Officials find quotas a way to balance demands of politics and labor

Since 2007, migrant workers from CIS countries have faced increasingly restrictive work permit quotas. Experts estimate there are at least six million migrants in Russia at any given time, yet the quota has decreased dramatically each year and for 2011 is set at just over 1.2 million. Why the government would restrict labor migrants is puzzling considering that the demographic crisis in Russia is most acute among the working age population, making migrants an essential part of the labor market.

Russia is second only to the United States in the number of migrants that arrive each year and so it is logical that the Kremlin would devote considerable energy to managing the situation. The task is complex because immigrants are at the center of tremendous tension between labor needs and xenophobic tendencies in society. Substantial portions of the Russian population do not welcome migrant laborers despite their utility, focusing on xenophobic sentiments along the lines of “Russia for Russians.”

In order to balance dueling demands, the government creates strict quotas that make it difficult for migrants to work legally, forcing them into the informal sector where they provide a cheap source of labor for business owners. Strict quotas that do not meet labor demand satisfy xenophobic elements in society because they create the perception that the government is clamping down on immigration. When quotas were increased from 1.8 million in 2008 to 4 million for 2009, the public backlash was immediate. During a December 2008 question-and-answer session broadcast on television and radio, a woman asked Putin why migrant quotas were so high given unemployment rates and the financial crisis. He sympathized with her query, indicating that he believed a quota reduction was justified. Within the month, Putin passed a decree cutting the quota in half despite the fact that the 2008 quota had been exhausted by May in a number of regions including Moscow.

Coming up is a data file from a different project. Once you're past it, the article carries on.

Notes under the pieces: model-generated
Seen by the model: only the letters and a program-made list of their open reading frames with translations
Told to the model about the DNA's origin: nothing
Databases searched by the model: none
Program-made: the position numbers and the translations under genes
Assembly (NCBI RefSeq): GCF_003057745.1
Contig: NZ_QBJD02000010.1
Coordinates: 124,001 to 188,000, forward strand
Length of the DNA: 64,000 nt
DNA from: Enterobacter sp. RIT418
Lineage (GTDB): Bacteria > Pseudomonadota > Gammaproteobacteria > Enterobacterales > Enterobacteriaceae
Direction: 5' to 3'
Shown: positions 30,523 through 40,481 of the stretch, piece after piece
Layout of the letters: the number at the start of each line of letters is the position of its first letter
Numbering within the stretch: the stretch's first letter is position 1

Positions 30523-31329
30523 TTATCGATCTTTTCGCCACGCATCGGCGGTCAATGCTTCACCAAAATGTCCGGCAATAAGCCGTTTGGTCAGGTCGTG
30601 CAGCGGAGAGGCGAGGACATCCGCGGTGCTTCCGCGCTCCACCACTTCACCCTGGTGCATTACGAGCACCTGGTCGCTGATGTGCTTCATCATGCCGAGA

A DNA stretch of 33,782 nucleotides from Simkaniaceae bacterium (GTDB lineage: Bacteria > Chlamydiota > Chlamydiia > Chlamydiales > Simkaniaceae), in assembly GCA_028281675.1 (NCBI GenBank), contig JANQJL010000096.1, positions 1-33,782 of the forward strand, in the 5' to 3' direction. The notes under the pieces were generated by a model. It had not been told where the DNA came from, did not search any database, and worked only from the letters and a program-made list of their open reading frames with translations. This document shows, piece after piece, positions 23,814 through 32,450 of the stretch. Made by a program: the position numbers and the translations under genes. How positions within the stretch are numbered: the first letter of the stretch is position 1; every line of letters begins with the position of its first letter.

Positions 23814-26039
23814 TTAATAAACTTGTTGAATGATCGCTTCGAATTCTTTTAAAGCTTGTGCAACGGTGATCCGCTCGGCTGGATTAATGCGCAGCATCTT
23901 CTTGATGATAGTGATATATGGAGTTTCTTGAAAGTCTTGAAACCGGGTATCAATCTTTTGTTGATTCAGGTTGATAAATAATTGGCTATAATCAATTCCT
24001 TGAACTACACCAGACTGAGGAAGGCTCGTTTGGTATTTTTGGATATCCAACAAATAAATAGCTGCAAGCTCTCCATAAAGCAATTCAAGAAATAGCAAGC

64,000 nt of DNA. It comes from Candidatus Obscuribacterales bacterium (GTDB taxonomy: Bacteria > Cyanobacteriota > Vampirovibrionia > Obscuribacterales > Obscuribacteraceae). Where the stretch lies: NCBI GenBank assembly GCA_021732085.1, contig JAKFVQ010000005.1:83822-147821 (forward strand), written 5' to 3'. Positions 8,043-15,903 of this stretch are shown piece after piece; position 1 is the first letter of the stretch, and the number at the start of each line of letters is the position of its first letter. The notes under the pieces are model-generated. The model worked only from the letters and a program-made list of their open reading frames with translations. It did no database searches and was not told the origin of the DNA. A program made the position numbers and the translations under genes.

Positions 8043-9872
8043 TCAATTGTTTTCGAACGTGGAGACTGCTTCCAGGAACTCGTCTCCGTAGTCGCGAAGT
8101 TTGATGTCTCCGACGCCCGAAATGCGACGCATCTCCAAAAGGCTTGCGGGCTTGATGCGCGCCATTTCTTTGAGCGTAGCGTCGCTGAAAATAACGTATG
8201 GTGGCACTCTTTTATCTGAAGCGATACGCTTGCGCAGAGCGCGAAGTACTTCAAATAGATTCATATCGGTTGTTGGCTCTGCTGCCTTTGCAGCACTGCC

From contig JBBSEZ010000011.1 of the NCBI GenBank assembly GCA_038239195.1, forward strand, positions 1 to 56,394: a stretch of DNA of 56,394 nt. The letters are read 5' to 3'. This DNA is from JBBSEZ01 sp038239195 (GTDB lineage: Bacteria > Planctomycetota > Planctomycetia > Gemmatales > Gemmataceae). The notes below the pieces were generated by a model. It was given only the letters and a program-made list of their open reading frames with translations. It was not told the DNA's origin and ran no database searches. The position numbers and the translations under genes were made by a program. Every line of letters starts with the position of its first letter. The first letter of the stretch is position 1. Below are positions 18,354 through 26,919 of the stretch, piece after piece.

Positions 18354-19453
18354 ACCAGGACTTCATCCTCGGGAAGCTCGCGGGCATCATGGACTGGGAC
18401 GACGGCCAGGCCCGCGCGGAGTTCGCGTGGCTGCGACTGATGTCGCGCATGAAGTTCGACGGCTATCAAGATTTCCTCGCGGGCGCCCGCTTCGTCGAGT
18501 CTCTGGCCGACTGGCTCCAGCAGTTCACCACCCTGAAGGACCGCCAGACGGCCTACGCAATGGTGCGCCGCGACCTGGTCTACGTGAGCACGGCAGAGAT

This type of populist response keeps quotas completely separate from actual labor demands. As an instrument of immigration control, quotas themselves are not inherently problematic if they reflect true labor needs. The problem for Russia is that the process used to determine labor needs is not only complex, but is often disregarded by upper level officials. According to the legislation, employers are to submit projections of how many foreign workers they will need in the following year. In reality, few employers participate because the paperwork is difficult to understand, because it would require businesses working underground to formalize themselves, and because not participating doesn’t bar an employer from hiring migrants. The requests that are received are reviewed by the Ministry of Health and Social Development, the Federal Migration Service, the Ministry of Economic Development, the Federal Labor Service and Putin himself, who issues quotas by government decree.

Employers in Moscow requested 600,000 migrant workers for 2010, yet the city was only allotted 200,000 work permits, showing that in the processes of reviewing requests, bureaucrats and top officials were able to adapt the quotas to fit their own needs and the needs of other key figures. For example, regional governments are vocal lobbyists for low quotas. During his tenure as Moscow’s mayor, Yuri Luzhkov continually demanded lower quotas. Luzhkov consistently couched his arguments in language of protecting the labor market for native workers and cutting down on crime, rhetoric aimed at bolstering popular support from xenophobic segments of society.